A quack Nigerian doctor who has been treating patients in South Africa for four years is now on the run after law enforcement agents tried to arrest him, reports the Independent newspaper based in South Africa.

•This is the place in Atteridgeville, South Africa, where the Nigerian quack Dr Jack operated for four years. It was closed down in the raid on bogus doctors. Picture: Etienne Creux.

According to the newspaper report, for four years, hundreds of patients visited the “surgery” of Dr. Jack on the corner of Thindisa and Mngadi streets in Attearidgeville, oblivious to the fact that the “good doctor” was an alleged Nigerian quack.

For this long, the Nigerian doctor had operated without being detected by the Health Department and the country’s law enforcement agencies.

Dr Jack, who escaped minutes before police raided his surgery, is one of 17 from across South Africa being investigated for operating as part of an alleged syndicate using the practice numbers of two Nigerian doctors believed to be qualified.

He is wanted on charges of impersonating a doctor and indecent assault.

Six of Dr Jack’s co-accused appeared in the Middelburg Magistrate’s Court on Tuesday after they were arrested last week in a string of raids across the country from Limpopo to the Western Cape.

Two of those arrested are apparently genuinely qualified doctors, while the remaining four are alleged quacks. The raid on Dr Jack’s surgery has left the community angry and demanding answers.

Piet Mosana, whose sister Jafthalina owns the property on which the small surgery building is built, said they were shocked.

“When the police came we did not know what was happening. We wanted to speak to the good doctor, but he had disappeared. All the police would tell us was that Dr Jack was a fake doctor.”

Mosana, whose family had an uneasy feeling about the doctor when they first met him, said none of them had ever gone to him for medical help. “There was something strange about him. It was a feeling I had. He was friendly and nice, but I didn’t feel safe going to him when I was sick,” said Mosana.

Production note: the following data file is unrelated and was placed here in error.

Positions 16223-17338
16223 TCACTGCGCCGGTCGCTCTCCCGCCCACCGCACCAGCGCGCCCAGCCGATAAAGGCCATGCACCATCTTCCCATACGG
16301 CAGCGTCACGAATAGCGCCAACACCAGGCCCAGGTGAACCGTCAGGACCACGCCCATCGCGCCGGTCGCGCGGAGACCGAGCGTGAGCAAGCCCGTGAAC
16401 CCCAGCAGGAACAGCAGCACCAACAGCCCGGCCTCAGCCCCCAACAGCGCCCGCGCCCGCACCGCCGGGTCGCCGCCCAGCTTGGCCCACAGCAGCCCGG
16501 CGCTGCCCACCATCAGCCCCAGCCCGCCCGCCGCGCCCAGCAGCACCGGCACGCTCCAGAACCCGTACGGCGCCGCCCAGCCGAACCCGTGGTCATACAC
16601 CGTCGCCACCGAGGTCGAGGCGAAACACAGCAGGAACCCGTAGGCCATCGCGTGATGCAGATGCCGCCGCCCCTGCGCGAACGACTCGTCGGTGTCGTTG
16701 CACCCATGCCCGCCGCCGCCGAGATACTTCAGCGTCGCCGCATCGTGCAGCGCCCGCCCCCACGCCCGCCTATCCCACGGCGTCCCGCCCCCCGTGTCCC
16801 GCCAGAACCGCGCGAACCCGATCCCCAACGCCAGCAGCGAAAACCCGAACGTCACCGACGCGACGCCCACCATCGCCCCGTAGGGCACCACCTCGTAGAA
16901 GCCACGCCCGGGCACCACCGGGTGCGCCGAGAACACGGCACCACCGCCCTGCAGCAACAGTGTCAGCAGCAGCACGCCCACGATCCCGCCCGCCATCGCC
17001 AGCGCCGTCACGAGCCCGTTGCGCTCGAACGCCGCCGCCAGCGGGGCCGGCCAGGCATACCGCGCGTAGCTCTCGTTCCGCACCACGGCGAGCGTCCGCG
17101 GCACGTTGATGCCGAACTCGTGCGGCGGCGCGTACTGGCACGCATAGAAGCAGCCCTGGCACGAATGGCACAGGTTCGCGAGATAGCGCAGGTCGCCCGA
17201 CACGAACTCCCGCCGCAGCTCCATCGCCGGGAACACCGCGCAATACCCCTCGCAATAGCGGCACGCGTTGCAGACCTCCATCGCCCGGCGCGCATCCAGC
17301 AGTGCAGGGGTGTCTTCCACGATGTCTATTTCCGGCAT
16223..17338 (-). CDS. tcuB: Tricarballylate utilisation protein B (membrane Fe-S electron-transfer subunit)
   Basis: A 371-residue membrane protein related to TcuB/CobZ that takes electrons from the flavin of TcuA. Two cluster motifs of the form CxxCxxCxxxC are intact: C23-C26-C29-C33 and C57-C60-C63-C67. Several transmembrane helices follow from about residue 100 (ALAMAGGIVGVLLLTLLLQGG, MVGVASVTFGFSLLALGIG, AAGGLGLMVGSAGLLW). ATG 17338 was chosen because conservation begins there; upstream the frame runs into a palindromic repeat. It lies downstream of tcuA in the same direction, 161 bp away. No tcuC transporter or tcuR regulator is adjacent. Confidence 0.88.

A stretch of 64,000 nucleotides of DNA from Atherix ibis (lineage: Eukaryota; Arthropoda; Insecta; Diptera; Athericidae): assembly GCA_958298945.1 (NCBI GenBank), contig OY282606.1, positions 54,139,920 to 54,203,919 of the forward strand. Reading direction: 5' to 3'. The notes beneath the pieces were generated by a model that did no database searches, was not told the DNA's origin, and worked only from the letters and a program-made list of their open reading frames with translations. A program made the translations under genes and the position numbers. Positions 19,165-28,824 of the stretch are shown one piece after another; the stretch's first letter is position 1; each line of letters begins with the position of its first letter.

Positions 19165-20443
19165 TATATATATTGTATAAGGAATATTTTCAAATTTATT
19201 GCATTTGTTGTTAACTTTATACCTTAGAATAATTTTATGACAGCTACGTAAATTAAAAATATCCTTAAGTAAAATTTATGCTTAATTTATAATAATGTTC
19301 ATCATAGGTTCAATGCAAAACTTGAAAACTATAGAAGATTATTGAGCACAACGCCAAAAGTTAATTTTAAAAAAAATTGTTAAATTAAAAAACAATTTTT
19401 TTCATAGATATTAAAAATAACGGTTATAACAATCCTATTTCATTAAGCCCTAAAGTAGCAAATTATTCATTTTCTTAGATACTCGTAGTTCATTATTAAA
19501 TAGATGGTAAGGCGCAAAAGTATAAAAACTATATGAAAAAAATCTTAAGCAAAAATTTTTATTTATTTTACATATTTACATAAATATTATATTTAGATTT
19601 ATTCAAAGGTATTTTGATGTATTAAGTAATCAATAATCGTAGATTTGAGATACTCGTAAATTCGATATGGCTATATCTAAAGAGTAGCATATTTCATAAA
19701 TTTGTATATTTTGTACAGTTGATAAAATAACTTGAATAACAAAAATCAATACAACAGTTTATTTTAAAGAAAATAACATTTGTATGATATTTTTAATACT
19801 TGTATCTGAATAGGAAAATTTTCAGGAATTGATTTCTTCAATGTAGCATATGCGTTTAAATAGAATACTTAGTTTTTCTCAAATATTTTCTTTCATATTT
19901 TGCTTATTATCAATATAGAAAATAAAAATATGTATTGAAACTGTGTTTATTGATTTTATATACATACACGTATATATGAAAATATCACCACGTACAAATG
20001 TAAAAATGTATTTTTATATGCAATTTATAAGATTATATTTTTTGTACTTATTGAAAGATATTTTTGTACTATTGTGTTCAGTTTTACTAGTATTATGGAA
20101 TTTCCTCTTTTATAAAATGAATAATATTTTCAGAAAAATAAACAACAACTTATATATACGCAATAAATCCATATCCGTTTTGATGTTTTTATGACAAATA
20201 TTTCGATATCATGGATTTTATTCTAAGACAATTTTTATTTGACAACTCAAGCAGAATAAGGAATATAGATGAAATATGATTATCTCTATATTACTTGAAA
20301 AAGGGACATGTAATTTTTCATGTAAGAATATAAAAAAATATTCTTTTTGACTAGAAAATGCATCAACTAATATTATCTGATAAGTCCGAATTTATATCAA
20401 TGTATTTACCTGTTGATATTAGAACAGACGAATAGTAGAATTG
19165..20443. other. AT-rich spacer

The doctor had treated people with HIV and Aids, high blood pressure and diabetes, and had delivered babies, he said.

Jafthalina Mosana said people would queue outside her property to see Dr Jack. “There was always a long line of people. They would come here because his medicine was cheap. He would charge R180 for everything, even for a sick note.

“People came here because it was easier than going to the nearby clinic or Kalafong Hospital, where you could spend the whole day waiting for help. But, people were always complaining, with some coming back two, three or four times a week because they were not getting better.”

She said people were still coming to her house every day looking for the doctor.

“They come asking for help. When we tell them what happened, they get worried because they do not know what medicine he gave them.”

Lance Corporal Thabo Thobakgale’s family is one of those who are worried about the medicines given to their daughter and niece Angelina. “We brought her here because he was close to us and it meant we didn’t have to wait in long queues at the hospital or the clinic.

“We got medicine for Angelina, but she didn’t get better. She got worse although we took her back for more medicine. It was only after we took Angelina to Mediforum Hospital that she started getting better.”

For Thobakgale and many others who sought medical help from the 17 doctors now being profiled by the Board of Health Care Funders as part of a probe into the alleged syndicate’s activities, the fear of what medicines they received and what the doctors have potentially done to their health is very real.

“How do we know if we have not been poisoned? They could have given us anything and we wouldn’t know the difference.”